Adrian Attwood believes it is vital that we attract and mould a new generation of craftspeople to the construction industry
While covid-19, post-Brexit restrictions, a new regulatory framework and a digital revolution present challenges to a construction sector gradually trying to evolve, my outlook for 2021 is positive. Significant change is afoot, however I see it as an opportunity to revitalise the industry, particularly reversing the entropy caused by an ongoing skills shortage and an ageing workforce.
A lack of fresh talent coming into the building profession is nothing new, but it is particularly acute for specialist roles, especially in historic building conservation. For me, it is more important than ever that we find ways of encouraging young people to enter the industry, particularly conservation construction, to ensure its longevity.
Similar to 2018’s highly-successful “year of engineering”, I would like to suggest that we make 2021-22 the “year of the craftsperson”.
It starts with education
Given that the sector has already lost a quarter of its continental workforce from the UK, making 2021 the year of the craftsperson is a no-brainer. Educators, building professionals and policy makers now have a golden opportunity to nurture a new pool of talent.
I believe such an initiative will not only inspire young people to consider a career path in construction, but also open up the diverse range of rewarding roles within it. Heritage restoration allows one to see projects from start to finish, and to take on a variety of jobs, from smaller-scale repairs to the complete regeneration of landmarks. It also offers the opportunity to work alongside the custodians of these sites, and advise the architects and engineers who are involved in the renovation process.
There are not as many people undergoing crafts training as there are in other related fields and this has the potential to detrimentally impact our historic buildings
Currently, there are not as many people undergoing crafts training as there are in other related fields, and this has the potential to detrimentally impact our historic buildings and monuments.
In part, this can be resolved by increasing the funding for apprenticeships, but there also needs to be advance planning and investment, along with more clarity and joined-up thinking on the various schemes and grants that are available. It takes a minimum of three years to train a new craftsperson to a competent level, and those entering the profession need to be trained by highly skilled craftspeople. However, because training others does not provide existing craftspeople with any financial incentives, they are not likely to switch from the role of practitioner to teacher.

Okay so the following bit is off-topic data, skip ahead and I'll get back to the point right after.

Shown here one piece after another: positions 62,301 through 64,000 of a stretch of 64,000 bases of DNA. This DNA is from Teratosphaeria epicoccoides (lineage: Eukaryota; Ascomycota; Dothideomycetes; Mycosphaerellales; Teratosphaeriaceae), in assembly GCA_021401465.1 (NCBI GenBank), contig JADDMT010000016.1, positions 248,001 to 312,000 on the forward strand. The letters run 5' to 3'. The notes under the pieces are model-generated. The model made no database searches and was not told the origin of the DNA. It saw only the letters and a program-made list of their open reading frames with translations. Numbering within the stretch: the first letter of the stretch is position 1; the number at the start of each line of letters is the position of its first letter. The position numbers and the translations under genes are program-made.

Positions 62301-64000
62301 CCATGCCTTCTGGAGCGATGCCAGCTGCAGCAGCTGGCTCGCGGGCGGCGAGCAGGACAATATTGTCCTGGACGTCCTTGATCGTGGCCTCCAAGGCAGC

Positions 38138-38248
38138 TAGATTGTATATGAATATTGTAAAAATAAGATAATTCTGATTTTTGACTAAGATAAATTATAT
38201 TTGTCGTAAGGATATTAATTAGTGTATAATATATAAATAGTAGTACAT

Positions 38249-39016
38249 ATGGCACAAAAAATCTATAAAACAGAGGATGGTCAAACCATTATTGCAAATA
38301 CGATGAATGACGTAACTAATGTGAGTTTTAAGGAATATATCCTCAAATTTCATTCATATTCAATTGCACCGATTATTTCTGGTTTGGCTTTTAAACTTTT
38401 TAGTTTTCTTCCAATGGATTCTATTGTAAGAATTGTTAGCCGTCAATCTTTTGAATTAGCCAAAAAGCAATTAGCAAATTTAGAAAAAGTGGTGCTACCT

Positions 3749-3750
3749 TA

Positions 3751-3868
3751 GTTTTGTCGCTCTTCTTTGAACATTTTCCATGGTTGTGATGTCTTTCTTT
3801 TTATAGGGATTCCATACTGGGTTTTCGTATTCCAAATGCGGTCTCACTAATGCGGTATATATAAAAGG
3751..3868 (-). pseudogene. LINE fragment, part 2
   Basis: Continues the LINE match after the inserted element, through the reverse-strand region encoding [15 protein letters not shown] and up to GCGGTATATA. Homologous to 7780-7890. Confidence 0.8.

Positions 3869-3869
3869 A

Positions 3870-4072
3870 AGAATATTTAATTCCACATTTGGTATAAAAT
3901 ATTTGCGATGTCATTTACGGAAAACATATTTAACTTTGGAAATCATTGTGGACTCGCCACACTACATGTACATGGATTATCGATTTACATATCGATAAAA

It is therefore important that we incentivise experienced workers with monetary rewards, and encourage school leavers to join the industry via career fairs, and throughout their education.
The importance of the human touch
Much of the work conducted on heritage sites is done by hand, as many of these buildings were erected before modern mechanical tools and digital solutions became available. Without the human touch, the signature of quality craftsmanship is lost. Certainly, automation has the potential to work well for modern construction, such as large-scale housebuilding or modular building, however it is of less benefit to conservation work, which requires a delicate and intuitive touch as well as a degree of spontaneity.
As the influence of digital increases, an appreciation and understanding of the analogue invariably decreases. We need to halt this trend, lest we allow time-honoured skills to be lost in the ether, which would be a huge shame.
An initiative such as the year of the craftsperson would help to familiarise and get people involved in workshops, where they can feel and smell the materials, allowing them to be a part of something highly creative.
With the use of walk-throughs, fly-throughs and 3D models, people can now explore historic buildings and collaborate more closely than they could in the past
However, while work patterns remain sporadic, there is an important role for digital. Webinars have served as an alternative way for people to learn more about the industry and, with the use of walk-throughs, fly-throughs and 3D models, people can now explore historic buildings and collaborate more closely than they could in the past.
Fortifying the industry’s future
Fundamentally, the year of the craftsperson would provide the long-needed shot in the arm for the sector, simultaneously protecting our heritage, keeping master crafts alive and inspiring a new generation of workers left feeling deflated by the pandemic.
We must teach younger people about the importance of master craftsmanship now, and show how vital it is to the preservation of our nation’s history. We can’t afford to lose these traditional skills as, once they are gone, they are gone.
Adrian Attwood is executive director of DBR (London) Limited